As for TripAdvisor? Bloomberg reports

TripAdvisor Inc. filed an antitrust complaint against Google Inc. with European Union regulators, adding a second set of allegations from an online travel company against the world’s largest search-engine operator.

TripAdvisor’s complaint addresses “anti-competitive and unfair practices by Google that harm the marketplace and consumer welfare,” the Newton, Massachusetts-based company said today in a statement, which didn’t give details of the claims. Streetmap, a British mapping service, also filed a complaint with regulators, the European Commission said.

FTC Releases Final Consumer Privacy Recommendations

If you have some free time today, the FTC just released a new 112 page report on marketing and consumer privacy that you might find interesting.

The report title is almost as long as the report. It’s called “Protecting Consumer Privacy in an Era of Rapid Change: A Proposed Framework for Businesses and Policymakers.” Note the word “proposed.” This report doesn’t establish any new laws, but they are rather firm in their “suggestions.”

Think of it as a parent who “suggests” that a teen be home at a reasonable hour. They might look the other way if the teen come in after midnight once or twice, but if it becomes a habit . . .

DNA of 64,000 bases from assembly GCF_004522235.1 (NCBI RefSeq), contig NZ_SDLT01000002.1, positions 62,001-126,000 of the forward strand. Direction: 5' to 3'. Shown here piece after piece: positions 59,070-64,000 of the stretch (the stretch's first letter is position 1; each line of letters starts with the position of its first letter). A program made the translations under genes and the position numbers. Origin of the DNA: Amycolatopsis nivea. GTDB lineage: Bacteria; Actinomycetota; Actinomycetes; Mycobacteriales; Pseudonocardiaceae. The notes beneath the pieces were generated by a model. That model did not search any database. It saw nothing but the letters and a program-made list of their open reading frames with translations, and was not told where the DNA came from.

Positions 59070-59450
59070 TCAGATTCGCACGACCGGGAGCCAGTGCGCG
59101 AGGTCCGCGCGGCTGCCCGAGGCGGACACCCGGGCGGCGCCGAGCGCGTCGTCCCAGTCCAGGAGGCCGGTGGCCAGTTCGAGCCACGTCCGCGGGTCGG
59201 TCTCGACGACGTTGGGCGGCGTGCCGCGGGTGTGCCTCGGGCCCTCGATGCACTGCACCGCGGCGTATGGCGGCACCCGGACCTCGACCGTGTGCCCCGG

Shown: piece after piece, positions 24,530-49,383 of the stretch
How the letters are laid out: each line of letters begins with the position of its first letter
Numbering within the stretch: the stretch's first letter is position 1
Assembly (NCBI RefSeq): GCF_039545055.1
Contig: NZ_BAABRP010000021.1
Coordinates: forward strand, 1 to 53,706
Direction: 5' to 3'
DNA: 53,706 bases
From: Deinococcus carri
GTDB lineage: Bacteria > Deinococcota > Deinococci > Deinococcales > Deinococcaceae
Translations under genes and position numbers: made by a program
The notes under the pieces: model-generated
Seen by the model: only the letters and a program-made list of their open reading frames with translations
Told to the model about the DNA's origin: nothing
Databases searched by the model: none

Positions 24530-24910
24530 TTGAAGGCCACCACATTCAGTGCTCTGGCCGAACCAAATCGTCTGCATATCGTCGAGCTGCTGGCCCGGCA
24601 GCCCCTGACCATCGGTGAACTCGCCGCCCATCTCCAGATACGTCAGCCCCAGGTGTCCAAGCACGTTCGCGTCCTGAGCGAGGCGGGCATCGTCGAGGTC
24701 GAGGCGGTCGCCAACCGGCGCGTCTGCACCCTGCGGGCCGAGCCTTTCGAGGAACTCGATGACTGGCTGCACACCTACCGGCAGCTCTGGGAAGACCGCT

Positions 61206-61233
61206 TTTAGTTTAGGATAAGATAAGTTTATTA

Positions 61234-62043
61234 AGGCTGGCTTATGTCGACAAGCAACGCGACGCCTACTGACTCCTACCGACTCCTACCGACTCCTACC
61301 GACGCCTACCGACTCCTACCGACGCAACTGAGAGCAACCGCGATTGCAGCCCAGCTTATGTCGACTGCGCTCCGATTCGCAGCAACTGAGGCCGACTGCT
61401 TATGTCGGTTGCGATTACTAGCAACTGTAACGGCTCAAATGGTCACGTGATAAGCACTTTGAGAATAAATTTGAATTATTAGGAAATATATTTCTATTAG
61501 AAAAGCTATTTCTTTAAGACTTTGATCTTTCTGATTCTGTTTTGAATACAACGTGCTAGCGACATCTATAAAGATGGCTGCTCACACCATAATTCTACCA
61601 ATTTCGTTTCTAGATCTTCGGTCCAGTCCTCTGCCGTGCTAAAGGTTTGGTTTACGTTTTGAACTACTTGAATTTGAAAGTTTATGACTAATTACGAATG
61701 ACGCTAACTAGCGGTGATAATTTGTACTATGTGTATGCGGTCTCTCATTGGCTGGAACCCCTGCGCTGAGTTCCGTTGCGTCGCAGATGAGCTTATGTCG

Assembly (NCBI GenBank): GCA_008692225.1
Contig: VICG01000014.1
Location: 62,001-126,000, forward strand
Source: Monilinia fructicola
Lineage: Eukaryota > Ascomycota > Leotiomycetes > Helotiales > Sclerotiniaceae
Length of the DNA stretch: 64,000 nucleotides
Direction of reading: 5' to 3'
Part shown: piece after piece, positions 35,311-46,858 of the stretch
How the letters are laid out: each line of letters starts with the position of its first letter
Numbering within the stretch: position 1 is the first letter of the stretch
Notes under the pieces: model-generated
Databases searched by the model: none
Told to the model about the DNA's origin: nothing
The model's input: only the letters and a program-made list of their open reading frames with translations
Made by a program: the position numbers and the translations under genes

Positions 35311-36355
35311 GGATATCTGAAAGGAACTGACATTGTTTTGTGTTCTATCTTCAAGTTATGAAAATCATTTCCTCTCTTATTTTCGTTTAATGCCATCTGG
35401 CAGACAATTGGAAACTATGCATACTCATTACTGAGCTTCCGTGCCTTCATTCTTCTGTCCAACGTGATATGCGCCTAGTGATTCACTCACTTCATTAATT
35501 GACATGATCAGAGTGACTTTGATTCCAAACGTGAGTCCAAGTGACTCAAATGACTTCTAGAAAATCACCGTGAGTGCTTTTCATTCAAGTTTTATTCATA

Here’s FTC Chairman Jon Leibowitz in the parent role;

Facebook None Too Thrilled With Recent Employer Actions

As you have probably seen recently, there are reports coming out of Facebook accounts being an integral part of job interviews. Of course, we know that if something is public on Facebook it can be found by anyone. That’s fine. It’s the direct requests by employers to prospective employees to give them their login and password for their Facebook account that has many up in arms. Included in that many is Facebook itself.

Facebook released a statement called “Protecting Your Passwords and Your Privacy” that leads with

In recent months, we’ve seen a distressing increase in reports of employers or others seeking to gain inappropriate access to people’s Facebook profiles or private information. This practice undermines the privacy expectations and the security of both the user and the user’s friends. It also potentially exposes the employer who seeks this access to unanticipated legal liability.

Facebook’s New Privacy Policy Isn’t All That Private

Facebook has just released their proposed changes to their privacy policy and it’s got the masses upset. (Surprise!).

First and foremost, they’ve changed the name of the document from Privacy Policy to Data Use Policy and that should tell you all you need to know.

Let me pause a moment to reiterate my feelings on internet privacy. I see it as an oxymoron. If you put content in a public space, I don’t care if you mark it private and lock it up six ways to Sunday, you have to understand that it’s not secure. If someone wants that information badly enough, they’ll get it and spread it around as they please. So don’t put information online you don’t want your mother or girlfriend to see.